Girly Thoughts

Sorry for firing off posts in close succession but I just had top share the following gem. I’ve been laughing so hard I knocked a pile of papers from my desk. It’s totally the best:

“Girly thoughts tell women that they still have to be the ‘good girl’. This is a major trap at work and specifically for entrepreneurs,” explained Dr. O’Gorman. A common girly thought, she explained, is the one that tells women not to try because of the fear of failure, which can be particularly damaging for entrepreneurs.

“The fear of failure is so much more loaded (for women.) Women need to learn to roll with the professional ups and downs that are common at work and not to take failure personally,” she said.

So while men may engage in self-talk as well, they don’t necessarily have the same negative impact.

“Men have an inner dialogue but it very different,” explained Dr. O’Gorman.

I’ve been to Albany and I have no idea how “Dr. Patricia O’Gorman, an Albany, New-York based psychologist” managed to go through life without meeting a single man, but apparently she did. Of course, she defines her own job as “resiliency coach,” and if you see the word “coach” in the job description of anybody who doesn’t train athletes, you need to turn around and run away as fast as you can. 

The advice “Resiliency Coach O’Gorman” offers you is bizarrely bad and actually dangerous. The only way in which it can be helpful is if people do the exact opposite of what she suggests. But the very last piece of advice this quack offers is just something special:

Never be afraid to voice your opinion or disagree with your colleagues.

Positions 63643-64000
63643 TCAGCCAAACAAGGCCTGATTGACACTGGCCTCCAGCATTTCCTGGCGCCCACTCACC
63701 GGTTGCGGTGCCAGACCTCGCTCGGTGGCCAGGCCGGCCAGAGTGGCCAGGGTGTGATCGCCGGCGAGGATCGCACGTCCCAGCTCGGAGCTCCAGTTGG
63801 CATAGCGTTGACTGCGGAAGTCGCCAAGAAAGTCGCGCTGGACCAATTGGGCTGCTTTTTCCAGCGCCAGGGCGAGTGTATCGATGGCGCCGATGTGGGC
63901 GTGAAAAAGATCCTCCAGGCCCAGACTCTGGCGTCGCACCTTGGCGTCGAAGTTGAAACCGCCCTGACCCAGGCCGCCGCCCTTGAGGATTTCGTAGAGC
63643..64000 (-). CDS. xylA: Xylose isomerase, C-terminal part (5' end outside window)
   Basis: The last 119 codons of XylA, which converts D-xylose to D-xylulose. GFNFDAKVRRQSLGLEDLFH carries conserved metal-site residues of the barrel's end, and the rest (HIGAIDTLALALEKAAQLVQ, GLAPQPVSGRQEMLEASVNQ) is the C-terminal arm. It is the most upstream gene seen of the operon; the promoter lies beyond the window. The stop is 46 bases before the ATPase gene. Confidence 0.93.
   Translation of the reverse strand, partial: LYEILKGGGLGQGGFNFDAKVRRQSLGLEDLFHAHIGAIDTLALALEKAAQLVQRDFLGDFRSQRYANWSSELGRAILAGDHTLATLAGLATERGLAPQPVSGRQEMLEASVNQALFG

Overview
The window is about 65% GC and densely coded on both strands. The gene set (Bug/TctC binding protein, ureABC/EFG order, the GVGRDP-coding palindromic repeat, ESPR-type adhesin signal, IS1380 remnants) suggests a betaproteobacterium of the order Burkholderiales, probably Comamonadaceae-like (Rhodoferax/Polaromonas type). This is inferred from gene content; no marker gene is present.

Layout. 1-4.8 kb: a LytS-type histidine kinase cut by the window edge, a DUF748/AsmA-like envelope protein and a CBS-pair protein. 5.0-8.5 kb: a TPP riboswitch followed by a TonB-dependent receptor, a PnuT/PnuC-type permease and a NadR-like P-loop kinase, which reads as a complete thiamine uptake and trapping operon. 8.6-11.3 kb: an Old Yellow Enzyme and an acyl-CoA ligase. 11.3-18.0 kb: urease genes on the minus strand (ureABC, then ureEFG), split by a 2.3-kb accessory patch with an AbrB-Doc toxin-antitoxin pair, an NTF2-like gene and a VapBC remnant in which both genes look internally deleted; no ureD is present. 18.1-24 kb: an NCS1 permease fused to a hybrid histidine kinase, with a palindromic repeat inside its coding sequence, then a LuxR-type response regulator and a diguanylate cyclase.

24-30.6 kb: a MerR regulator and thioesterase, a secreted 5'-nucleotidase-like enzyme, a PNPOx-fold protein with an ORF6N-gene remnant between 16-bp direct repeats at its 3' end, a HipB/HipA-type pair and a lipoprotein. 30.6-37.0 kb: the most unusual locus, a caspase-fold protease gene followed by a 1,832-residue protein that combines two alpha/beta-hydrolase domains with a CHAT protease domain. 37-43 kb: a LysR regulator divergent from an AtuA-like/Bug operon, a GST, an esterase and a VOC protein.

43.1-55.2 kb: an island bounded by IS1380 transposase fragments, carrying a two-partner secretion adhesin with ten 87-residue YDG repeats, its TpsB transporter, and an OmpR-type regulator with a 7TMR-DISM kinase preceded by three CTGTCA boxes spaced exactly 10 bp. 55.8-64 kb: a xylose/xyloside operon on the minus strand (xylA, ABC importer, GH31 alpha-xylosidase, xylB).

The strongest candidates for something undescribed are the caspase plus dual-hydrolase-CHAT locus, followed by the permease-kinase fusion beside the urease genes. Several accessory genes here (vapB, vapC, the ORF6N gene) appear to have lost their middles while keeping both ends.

Wow, what a great piece of wisdom! It must be so totally easy to solve any problem once you have access to this crucial insight. For instance, you can tell alcoholics, “Never drink alcohol!” And they will respond, “Gosh, thank you! We never considered this possibility but now we are cured!”

Now let me use Coach O’Gorman’s method and cure her of being stupid: “O’Gorman, don’t say and write stupid things! Read books and educate yourself.” 

Let’s see if the method works.

What Students Want

Students need iPads like dehydrated people need seawater: it might seem like a good idea, but the devices are likely to create more problems than they solve. But that’s not going to stop Apple from giving away more than $100 million worth of its products to students in 29 states in an effort to “make a difference for students and communities” as part of President Obama’s ConnectED Initiative.

I have noticed that everybody wants to do something nice and helpful for students but nobody is in a hurry to ask them what they want to be done for them. So I decided to do something as radical and shocking as actually asking students a question about their needs.

The administration’s plan to ban textbook and give every student a tablet was greeted with eye-rolls and frustrated sighs.

“Why doesn’t anybody just give us books, real books?” one student asked. “That would actually be helpful.”

“So true!” another student said. “Having one more screen to stare at is not a pleasing prospect.”

In a fairly large room, I detected no excitement whatsoever at the prospect of substituting books with e-readers.

For some reason, everybody seems to believe that students can’t make decisions that will benefit them but it isn’t true. Maybe it makes sense to run these costly “reform” ideas by the supposed beneficiaries and see what they think.

P.S. Feel free to read the linked article but I warn you that, after the initial great sentence, everything else in it is utter garbage.